Security

“Tropic Trooper” Is Finding Ways to Hack Into Air-Gapped Military Systems

By Bill Toulas / May 13, 2020

Finding your way inside military networks and systems that are shielded from the outside world isn’t easy. That doesn’t stop threat actors from trying, though, and for the most sophisticated ones, trying equals succeeding. According to a recent report from Trend Micro, the threat group known as “Tropic Trooper” is currently infiltrating the physically isolated networks of the Philippine and Taiwanese armies, as well as many government institutions, military hospitals, and national banks in these countries. “Tropic Trooper” has been active since 2011, engaging in information theft and cyber-espionage, and they are continuously improving their methods and arsenal.

tropic-trooper-usbferry-attack

Source: Trend Micro

The way that the hackers are moving right now is through potentially exploitable points from where they can jump onto the military networks. The main method of infiltration is through a USB malware called “USBferry,” of which the Trend Micro team sampled three different versions for analysis. This is another indication that the actors are actively working on the improvement of the malware. USBferry needs a USB pen drive to be connected on the target machine, as this is where it drops the payload to. Moreover, this is a very reliable way to establish a presence and hope to infect even more systems in networks of the same organization and/or level.

malware sample

Source: Trend Micro

The Tropic Trooper malware is acting like a worm, infecting air-gapped machines by ferrying a malware installer on the network. The loader is a DLL file that is dropped from a decoy “.exe” file, following an infection procedure, as shown in the below diagram. The “USBferry” malware is checking the network for other connected machines to jump to, while at the same time, it collects information from the infected system and stores than right on the USB drive. Then, this information is bundled and exfiltrated to the C&C server.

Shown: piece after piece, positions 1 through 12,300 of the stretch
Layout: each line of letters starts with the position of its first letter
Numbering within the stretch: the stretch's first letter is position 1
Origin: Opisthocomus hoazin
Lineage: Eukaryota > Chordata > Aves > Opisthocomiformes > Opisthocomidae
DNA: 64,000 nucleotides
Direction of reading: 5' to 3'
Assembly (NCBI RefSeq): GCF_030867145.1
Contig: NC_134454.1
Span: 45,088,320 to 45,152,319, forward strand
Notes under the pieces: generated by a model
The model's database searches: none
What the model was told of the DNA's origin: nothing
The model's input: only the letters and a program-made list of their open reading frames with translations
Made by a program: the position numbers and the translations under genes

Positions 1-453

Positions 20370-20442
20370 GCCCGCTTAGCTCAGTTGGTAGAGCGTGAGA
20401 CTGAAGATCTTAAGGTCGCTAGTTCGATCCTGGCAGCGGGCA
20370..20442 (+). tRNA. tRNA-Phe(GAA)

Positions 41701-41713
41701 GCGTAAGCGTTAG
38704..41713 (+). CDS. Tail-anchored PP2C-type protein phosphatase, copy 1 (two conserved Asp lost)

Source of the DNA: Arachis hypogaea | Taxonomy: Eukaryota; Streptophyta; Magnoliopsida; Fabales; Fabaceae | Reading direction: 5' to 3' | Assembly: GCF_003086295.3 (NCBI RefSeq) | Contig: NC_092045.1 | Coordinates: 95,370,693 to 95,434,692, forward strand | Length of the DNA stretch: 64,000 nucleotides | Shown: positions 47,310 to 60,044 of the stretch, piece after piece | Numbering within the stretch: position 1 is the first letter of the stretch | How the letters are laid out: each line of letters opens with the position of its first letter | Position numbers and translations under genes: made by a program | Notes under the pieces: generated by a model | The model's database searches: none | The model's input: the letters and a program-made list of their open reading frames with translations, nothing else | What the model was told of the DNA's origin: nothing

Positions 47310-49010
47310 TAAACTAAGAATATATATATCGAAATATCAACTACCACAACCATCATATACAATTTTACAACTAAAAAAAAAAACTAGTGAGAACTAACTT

infection process

Source: Trend Micro

The hackers are also using several backdoors that are hiding their routings through steganography to avoid detection from AV solutions. Other tools that are used by Tropic Trooper include a Command-line remote control listener/port relay utility, various backdoor execution loaders, port scanning tools, self-deletion tools, and more. Finally, the researchers have noticed the use of invisible web shells that would make the realization of the infiltration very hard, if not impossible, while also hiding the C&C server location. Surely, the Tropic Trooper actors haven’t stayed in the shadows for nine years thanks to luck.



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